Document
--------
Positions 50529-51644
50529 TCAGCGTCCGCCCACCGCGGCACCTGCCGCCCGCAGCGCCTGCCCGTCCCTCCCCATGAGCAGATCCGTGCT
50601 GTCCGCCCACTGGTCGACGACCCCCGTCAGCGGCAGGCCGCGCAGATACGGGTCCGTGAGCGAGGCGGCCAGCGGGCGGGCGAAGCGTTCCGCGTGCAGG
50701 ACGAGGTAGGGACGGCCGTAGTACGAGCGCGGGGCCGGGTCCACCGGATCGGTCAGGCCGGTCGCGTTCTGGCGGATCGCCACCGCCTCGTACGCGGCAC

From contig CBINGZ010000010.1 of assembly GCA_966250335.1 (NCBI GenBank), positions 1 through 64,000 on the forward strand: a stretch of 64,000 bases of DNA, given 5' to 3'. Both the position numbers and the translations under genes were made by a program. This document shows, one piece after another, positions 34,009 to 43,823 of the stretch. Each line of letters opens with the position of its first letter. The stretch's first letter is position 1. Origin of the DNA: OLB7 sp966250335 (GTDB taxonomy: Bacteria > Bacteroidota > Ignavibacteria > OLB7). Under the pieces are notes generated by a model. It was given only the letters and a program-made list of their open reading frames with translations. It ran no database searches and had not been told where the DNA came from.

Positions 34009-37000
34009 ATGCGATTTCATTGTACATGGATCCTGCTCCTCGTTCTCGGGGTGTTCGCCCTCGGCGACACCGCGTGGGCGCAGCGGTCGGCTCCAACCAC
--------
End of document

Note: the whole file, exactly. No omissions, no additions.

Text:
Positions 50529-51644
50529 TCAGCGTCCGCCCACCGCGGCACCTGCCGCCCGCAGCGCCTGCCCGTCCCTCCCCATGAGCAGATCCGTGCT
50601 GTCCGCCCACTGGTCGACGACCCCCGTCAGCGGCAGGCCGCGCAGATACGGGTCCGTGAGCGAGGCGGCCAGCGGGCGGGCGAAGCGTTCCGCGTGCAGG
50701 ACGAGGTAGGGACGGCCGTAGTACGAGCGCGGGGCCGGGTCCACCGGATCGGTCAGGCCGGTCGCGTTCTGGCGGATCGCCACCGCCTCGTACGCGGCAC

From contig CBINGZ010000010.1 of assembly GCA_966250335.1 (NCBI GenBank), positions 1 through 64,000 on the forward strand: a stretch of 64,000 bases of DNA, given 5' to 3'. Both the position numbers and the translations under genes were made by a program. This document shows, one piece after another, positions 34,009 to 43,823 of the stretch. Each line of letters opens with the position of its first letter. The stretch's first letter is position 1. Origin of the DNA: OLB7 sp966250335 (GTDB taxonomy: Bacteria > Bacteroidota > Ignavibacteria > OLB7). Under the pieces are notes generated by a model. It was given only the letters and a program-made list of their open reading frames with translations. It ran no database searches and had not been told where the DNA came from.

Positions 34009-37000
34009 ATGCGATTTCATTGTACATGGATCCTGCTCCTCGTTCTCGGGGTGTTCGCCCTCGGCGACACCGCGTGGGCGCAGCGGTCGGCTCCAACCAC